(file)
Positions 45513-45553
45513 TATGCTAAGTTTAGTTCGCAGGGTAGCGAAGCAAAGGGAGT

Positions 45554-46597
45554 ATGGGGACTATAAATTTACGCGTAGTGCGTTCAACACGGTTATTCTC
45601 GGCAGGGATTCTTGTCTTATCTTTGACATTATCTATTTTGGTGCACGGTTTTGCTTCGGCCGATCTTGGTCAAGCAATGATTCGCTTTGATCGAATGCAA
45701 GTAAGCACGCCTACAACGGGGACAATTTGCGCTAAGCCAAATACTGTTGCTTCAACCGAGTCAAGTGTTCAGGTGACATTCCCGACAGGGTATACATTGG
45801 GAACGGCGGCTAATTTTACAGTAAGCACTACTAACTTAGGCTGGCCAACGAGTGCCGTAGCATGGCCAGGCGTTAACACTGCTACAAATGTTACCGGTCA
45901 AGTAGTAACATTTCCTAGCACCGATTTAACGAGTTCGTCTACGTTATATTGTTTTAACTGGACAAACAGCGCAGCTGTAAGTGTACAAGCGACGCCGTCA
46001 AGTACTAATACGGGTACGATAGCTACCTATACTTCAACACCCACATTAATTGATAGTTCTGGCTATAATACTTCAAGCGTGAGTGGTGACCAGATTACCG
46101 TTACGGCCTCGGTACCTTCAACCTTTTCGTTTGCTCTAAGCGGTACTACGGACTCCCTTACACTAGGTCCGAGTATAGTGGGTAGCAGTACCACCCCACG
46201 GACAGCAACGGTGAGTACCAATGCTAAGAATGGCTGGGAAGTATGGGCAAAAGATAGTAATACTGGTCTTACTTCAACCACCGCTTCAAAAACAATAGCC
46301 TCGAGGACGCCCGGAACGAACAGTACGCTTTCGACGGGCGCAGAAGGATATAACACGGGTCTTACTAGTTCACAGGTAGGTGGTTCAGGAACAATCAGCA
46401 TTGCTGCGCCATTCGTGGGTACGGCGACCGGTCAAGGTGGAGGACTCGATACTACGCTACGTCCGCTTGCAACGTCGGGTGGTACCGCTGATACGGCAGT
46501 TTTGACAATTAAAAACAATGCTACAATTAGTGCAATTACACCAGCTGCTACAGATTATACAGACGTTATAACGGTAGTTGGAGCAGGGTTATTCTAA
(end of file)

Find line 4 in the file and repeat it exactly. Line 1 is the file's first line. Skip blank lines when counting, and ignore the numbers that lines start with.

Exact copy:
45554 ATGGGGACTATAAATTTACGCGTAGTGCGTTCAACACGGTTATTCTC